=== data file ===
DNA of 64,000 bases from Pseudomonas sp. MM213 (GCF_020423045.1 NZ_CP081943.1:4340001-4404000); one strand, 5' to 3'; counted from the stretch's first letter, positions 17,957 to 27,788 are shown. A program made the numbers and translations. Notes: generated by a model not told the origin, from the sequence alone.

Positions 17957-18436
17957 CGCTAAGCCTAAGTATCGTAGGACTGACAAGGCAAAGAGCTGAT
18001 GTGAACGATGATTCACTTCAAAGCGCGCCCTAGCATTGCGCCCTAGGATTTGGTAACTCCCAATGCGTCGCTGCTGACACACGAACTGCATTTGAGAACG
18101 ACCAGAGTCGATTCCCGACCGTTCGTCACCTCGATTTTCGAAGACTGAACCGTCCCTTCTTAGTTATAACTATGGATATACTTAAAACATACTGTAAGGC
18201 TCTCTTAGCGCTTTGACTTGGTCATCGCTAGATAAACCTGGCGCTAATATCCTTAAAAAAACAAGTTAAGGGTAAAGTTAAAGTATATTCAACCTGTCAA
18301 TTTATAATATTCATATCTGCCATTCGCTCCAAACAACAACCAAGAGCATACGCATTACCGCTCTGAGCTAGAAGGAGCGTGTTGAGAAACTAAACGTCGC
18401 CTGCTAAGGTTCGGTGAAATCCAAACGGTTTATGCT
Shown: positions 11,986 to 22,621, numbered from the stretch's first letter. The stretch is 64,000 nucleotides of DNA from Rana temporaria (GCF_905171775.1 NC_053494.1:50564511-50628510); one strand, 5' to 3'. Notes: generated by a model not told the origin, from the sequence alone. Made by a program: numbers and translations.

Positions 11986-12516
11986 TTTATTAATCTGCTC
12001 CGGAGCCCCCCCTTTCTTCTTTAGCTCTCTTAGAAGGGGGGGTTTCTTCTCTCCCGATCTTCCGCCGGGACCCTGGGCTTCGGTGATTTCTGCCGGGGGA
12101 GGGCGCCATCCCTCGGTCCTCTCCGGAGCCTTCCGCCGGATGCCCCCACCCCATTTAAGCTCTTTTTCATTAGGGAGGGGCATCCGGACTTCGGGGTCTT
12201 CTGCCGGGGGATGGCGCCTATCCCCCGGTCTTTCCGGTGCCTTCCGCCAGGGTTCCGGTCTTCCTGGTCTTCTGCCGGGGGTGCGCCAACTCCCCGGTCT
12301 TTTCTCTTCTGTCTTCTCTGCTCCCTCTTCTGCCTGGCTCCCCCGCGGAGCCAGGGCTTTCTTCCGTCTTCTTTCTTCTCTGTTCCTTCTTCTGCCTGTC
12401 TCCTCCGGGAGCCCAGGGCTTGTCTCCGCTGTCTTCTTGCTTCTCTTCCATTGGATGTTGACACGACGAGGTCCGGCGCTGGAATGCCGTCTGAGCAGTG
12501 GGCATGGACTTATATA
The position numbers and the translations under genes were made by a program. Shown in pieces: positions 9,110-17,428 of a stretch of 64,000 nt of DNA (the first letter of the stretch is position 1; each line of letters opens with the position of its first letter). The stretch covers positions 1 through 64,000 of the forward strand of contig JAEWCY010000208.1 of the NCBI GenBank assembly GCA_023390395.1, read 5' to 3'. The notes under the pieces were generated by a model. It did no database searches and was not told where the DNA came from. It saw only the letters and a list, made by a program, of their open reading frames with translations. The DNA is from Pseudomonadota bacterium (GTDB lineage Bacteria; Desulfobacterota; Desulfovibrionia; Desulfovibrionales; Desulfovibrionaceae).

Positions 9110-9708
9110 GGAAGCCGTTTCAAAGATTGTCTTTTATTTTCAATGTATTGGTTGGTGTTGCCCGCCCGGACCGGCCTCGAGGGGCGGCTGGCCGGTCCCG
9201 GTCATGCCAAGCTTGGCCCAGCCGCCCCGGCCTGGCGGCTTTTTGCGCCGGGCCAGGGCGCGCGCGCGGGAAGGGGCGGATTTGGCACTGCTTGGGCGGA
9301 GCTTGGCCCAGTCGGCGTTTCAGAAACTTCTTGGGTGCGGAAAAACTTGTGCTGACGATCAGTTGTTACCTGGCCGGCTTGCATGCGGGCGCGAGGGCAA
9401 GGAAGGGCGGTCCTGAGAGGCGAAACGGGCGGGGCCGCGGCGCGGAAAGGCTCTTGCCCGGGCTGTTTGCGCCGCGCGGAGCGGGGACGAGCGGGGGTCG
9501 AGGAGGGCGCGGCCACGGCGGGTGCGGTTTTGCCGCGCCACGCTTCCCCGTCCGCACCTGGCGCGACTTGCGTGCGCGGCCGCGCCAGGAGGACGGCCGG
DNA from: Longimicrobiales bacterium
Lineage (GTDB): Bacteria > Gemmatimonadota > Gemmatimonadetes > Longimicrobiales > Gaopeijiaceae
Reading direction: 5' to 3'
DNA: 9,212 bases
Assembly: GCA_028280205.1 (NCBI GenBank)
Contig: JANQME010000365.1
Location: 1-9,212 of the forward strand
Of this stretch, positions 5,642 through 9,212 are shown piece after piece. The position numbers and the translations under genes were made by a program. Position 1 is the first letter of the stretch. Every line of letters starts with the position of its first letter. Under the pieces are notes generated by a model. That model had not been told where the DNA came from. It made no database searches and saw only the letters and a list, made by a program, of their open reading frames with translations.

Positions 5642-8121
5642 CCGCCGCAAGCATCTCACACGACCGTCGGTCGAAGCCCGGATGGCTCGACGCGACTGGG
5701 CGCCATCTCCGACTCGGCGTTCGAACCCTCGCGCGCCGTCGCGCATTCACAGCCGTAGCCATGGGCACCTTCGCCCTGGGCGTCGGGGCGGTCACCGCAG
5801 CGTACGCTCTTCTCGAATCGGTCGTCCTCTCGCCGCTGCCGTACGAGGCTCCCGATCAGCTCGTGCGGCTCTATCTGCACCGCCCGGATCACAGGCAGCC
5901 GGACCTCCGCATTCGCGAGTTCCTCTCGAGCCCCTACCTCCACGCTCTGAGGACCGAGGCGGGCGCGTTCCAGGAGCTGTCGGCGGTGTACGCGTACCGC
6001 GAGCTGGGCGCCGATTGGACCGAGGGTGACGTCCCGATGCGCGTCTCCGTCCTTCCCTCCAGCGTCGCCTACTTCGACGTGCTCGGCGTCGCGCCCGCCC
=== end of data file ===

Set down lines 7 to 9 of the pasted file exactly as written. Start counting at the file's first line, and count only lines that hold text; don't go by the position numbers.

18301 TTTATAATATTCATATCTGCCATTCGCTCCAAACAACAACCAAGAGCATACGCATTACCGCTCTGAGCTAGAAGGAGCGTGTTGAGAAACTAAACGTCGC
18401 CTGCTAAGGTTCGGTGAAATCCAAACGGTTTATGCT
Shown: positions 11,986 to 22,621, numbered from the stretch's first letter. The stretch is 64,000 nucleotides of DNA from Rana temporaria (GCF_905171775.1 NC_053494.1:50564511-50628510); one strand, 5' to 3'. Notes: generated by a model not told the origin, from the sequence alone. Made by a program: numbers and translations.